Before World War II, Jews in Eastern Europe were limited in their career opportunities. One of the professions that was open was that of the garment industry. While those who emigrated to the United States used those skills to make a new life in America, those same skills would turn out to save the lives of those who chose to stay in Europe in the face of impending Nazi invasion.
Rena Margulies Chernoff was one of the youngest child survivors of Auschwitz. She was also descended from a family of tailors and garment industry workers who used their skills to stay alive during World War II. Her memoir/autobiography, co-written by Rena and her son, Allen Chernoff, The Tailors Of Tomaszow: A Memoir of Polish Jews, is the first person account of Rena’s life before, during and after World War II.
Rena was born in the 1930’s to a family whose life work was in the garment industry. When the Nazis invaded Poland and began to slowly encroach on the rights and lives of Poland’s Jews, Rena’s family was able to stave off the oppression as best they could by doing what they knew best. While most of Rena’s relations and neighbors were killed, 250 survived, thanks to their skill with a needle and thread.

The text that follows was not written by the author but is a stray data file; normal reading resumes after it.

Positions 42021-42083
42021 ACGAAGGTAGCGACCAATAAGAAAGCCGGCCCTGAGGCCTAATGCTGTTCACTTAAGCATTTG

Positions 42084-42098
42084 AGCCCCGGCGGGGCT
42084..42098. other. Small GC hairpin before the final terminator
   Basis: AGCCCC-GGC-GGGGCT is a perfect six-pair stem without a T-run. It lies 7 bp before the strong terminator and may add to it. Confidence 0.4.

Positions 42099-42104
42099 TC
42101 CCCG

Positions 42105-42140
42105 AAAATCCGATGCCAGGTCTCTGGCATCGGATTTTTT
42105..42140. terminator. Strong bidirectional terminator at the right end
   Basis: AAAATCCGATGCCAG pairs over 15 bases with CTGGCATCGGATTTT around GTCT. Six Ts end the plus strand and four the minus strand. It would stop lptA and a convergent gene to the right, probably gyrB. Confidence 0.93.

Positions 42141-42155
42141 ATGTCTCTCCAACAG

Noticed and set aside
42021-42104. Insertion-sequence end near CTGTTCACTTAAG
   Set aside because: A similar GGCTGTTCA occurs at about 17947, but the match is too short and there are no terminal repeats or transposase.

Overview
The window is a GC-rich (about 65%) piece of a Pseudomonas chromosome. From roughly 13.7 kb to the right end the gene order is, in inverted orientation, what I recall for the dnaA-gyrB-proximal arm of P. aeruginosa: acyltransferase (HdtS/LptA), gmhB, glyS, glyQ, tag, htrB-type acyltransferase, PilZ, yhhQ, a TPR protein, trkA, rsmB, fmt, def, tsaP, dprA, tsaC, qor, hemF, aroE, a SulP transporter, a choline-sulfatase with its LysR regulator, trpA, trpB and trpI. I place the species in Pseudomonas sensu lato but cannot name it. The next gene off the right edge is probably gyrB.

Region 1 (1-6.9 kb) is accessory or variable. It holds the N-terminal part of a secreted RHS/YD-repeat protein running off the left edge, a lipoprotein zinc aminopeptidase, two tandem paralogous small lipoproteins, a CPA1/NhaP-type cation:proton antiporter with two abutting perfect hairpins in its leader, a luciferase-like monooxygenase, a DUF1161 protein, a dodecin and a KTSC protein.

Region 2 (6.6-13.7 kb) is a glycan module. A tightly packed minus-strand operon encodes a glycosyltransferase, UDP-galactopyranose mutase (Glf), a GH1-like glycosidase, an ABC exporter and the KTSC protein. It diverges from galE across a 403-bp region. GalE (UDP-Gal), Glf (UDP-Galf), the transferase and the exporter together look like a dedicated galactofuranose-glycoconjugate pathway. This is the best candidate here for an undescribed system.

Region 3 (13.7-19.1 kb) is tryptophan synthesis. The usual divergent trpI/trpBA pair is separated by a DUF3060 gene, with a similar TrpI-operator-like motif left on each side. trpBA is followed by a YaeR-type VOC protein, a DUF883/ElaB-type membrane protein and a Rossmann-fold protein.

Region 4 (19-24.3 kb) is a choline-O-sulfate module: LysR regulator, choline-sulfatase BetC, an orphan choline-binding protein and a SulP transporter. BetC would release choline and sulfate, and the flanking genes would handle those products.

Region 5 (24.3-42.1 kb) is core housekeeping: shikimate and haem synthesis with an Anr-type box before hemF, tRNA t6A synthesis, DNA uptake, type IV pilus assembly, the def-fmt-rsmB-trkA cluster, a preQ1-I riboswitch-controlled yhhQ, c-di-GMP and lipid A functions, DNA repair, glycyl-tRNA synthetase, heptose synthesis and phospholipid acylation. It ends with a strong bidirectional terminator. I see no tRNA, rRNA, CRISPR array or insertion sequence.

I’ve read many Holocaust related books. Fiction, based on the experiences of the survivors are wonderful tools to teach about the Holocaust, but ones that seem to hit home the hardest are the first hand accounts of the survivors. These people, now in their 70’s, 80’s and 90’s, walked through the valley of death and somehow survived. When they are gone, it will be stories like the Tailors of Tomaszow that will live on.
I recommend this book.